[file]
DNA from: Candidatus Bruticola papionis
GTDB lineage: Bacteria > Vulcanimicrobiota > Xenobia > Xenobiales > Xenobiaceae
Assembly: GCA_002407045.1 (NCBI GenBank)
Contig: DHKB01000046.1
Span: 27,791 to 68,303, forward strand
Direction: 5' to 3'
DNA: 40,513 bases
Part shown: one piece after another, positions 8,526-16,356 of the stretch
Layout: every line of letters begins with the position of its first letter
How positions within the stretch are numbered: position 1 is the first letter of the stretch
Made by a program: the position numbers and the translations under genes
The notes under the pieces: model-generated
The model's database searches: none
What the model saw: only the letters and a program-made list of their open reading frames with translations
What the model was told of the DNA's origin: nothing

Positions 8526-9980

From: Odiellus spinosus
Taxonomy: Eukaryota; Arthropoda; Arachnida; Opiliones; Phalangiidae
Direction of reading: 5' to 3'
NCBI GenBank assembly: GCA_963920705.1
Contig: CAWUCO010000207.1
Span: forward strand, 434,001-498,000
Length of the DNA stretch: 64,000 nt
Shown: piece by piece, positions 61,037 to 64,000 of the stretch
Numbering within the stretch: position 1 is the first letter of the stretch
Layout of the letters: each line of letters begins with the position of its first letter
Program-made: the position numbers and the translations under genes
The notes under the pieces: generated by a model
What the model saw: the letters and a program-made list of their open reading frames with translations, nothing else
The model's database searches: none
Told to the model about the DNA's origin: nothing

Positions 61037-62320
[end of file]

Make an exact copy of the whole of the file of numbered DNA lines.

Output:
DNA from: Candidatus Bruticola papionis
GTDB lineage: Bacteria > Vulcanimicrobiota > Xenobia > Xenobiales > Xenobiaceae
Assembly: GCA_002407045.1 (NCBI GenBank)
Contig: DHKB01000046.1
Span: 27,791 to 68,303, forward strand
Direction: 5' to 3'
DNA: 40,513 bases
Part shown: one piece after another, positions 8,526-16,356 of the stretch
Layout: every line of letters begins with the position of its first letter
How positions within the stretch are numbered: position 1 is the first letter of the stretch
Made by a program: the position numbers and the translations under genes
The notes under the pieces: model-generated
The model's database searches: none
What the model saw: only the letters and a program-made list of their open reading frames with translations
What the model was told of the DNA's origin: nothing

Positions 8526-9980

From: Odiellus spinosus
Taxonomy: Eukaryota; Arthropoda; Arachnida; Opiliones; Phalangiidae
Direction of reading: 5' to 3'
NCBI GenBank assembly: GCA_963920705.1
Contig: CAWUCO010000207.1
Span: forward strand, 434,001-498,000
Length of the DNA stretch: 64,000 nt
Shown: piece by piece, positions 61,037 to 64,000 of the stretch
Numbering within the stretch: position 1 is the first letter of the stretch
Layout of the letters: each line of letters begins with the position of its first letter
Program-made: the position numbers and the translations under genes
The notes under the pieces: generated by a model
What the model saw: the letters and a program-made list of their open reading frames with translations, nothing else
The model's database searches: none
Told to the model about the DNA's origin: nothing

Positions 61037-62320